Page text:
Kazakhstan: Vaccine app offers hope of reopening, but there are hiccups
Critics are concerned over potential privacy issues.
Kazakhstan is looking to a Russian-developed phone app to reopen after a year of mostly sporadic COVID-19 shutdowns.
One health official said on May 13 that anybody who has received two shots of the vaccine will from July be exempt from all kinds of restrictions if they can show evidence via the Ashyq (Open) app. This waiver, which will free users from needing to undergo routine tests, will be valid for at least one year.
Green status on Ashyq will mean the person in question is able to enter restaurants, bars, fitness clubs and other public spaces unhindered, even if the authorities decide to re-impose lockdowns, said Zhanar Urazalina, a Health Ministry official. The app will also show details of any recent COVID-19 test and its result, if one has been administered.
Urazalina said residents of Kazakhstan will be permitted to return home from abroad without PCR-based test results if they have been vaccinated.
Privacy advocates worry that there is a downside to all this, however. Ashyq users have to provide their ID card details and a phone number, and government-administered data in Kazakhstan is liable to be leaky. What is more, Asset Turysov, the deputy minister for Digital Development and the Aerospace Industry, said at the May 13 briefing that Ashyq data can be handed over to the police at the request of a court or investigator.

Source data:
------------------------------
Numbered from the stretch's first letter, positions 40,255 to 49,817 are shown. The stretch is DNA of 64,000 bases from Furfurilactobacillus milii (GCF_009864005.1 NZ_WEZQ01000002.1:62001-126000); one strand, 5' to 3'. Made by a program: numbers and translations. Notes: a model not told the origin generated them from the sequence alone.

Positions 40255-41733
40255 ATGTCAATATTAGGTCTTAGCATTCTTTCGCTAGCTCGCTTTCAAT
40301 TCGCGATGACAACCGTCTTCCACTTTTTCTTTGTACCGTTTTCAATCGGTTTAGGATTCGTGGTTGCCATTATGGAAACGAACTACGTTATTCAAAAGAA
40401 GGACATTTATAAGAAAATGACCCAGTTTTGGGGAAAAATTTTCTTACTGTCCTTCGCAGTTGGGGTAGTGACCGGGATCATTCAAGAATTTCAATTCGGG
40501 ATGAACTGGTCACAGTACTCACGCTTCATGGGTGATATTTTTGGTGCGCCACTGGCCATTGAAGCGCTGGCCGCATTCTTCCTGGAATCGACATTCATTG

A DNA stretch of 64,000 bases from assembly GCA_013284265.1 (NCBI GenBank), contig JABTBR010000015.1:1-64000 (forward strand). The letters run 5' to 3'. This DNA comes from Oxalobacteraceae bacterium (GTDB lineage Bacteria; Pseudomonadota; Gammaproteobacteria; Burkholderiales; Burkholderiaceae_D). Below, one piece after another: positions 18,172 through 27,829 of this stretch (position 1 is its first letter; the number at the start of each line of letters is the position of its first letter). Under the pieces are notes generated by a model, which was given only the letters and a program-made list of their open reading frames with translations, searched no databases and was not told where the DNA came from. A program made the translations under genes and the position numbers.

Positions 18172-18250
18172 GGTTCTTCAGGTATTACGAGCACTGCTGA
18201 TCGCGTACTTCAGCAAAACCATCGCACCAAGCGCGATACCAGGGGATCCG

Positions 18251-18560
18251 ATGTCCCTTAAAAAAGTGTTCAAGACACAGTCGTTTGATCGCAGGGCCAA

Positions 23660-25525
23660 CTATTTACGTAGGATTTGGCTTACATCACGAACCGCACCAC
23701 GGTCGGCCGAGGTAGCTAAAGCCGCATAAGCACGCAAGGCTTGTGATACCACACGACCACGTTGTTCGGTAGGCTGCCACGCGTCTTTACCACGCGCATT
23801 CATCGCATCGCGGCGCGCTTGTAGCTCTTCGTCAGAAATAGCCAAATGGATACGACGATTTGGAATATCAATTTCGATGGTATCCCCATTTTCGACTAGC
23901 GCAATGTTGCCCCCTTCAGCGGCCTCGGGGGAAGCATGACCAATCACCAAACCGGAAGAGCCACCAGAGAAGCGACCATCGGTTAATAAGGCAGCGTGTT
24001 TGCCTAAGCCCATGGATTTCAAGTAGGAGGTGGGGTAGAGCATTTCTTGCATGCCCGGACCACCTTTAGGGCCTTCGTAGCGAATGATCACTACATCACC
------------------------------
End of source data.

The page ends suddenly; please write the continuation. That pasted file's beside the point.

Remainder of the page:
Nevertheless, Yulia Yakupbayeva, deputy head of the Atameken business lobby group, has said that a growing list of companies want to get involved in the Ashyq project. The app is now accepted at 5,000 establishments, and another 1,200 applications are being considered, she said.
Dangling the prospect of a return to normal life through this technological widget is the latest government wheeze to encourage the public to get vaccinated. Take-up has been slow.
In early April, President Kassym-Jomart Tokayev chastised Health Minister Alexei Tsoi, threatening him with dismissal if he did not speed up the immunization campaign. Tsoi then announced ambitious plans to vaccinate 2 million people every month, starting in April. That target has already been missed. As of May 13, less than 1.8 million people have received the first dose of vaccine in Kazakhstan, and about 700,000 are fully vaccinated. The overall population is 19 million.
Businesses see Ashyq as something of a mixed blessing. Many of them are forced to fall in line with the initiative, since complete closure can be the alternative. Owners of leisure establishments complain, though, that customers asked to present the app often turn away and leave.
And enthusiasm is low among the public too, by all appearances. The Google Play online store shows the app has been downloaded a relatively modest half a million times. Feedback has not been great – the rating is an alarmingly low 1.3 stars. Many complaints allude to the app’s bugginess, while others raise the privacy issue. It is not clear what is to be done with all the data harvested once the app is no longer needed.
Another criticism is that Ashyq may actually be creating epidemiological risks by causing mustering of people where there were none before. On May 11, Instagram user @denski_blog posted a photo of a massive huddle at the airport in Nur-Sultan, the capital, as people waited to have their app checked. Nobody appeared to be observing social distancing.
Almaz Kumenov is an Almaty-based journalist.
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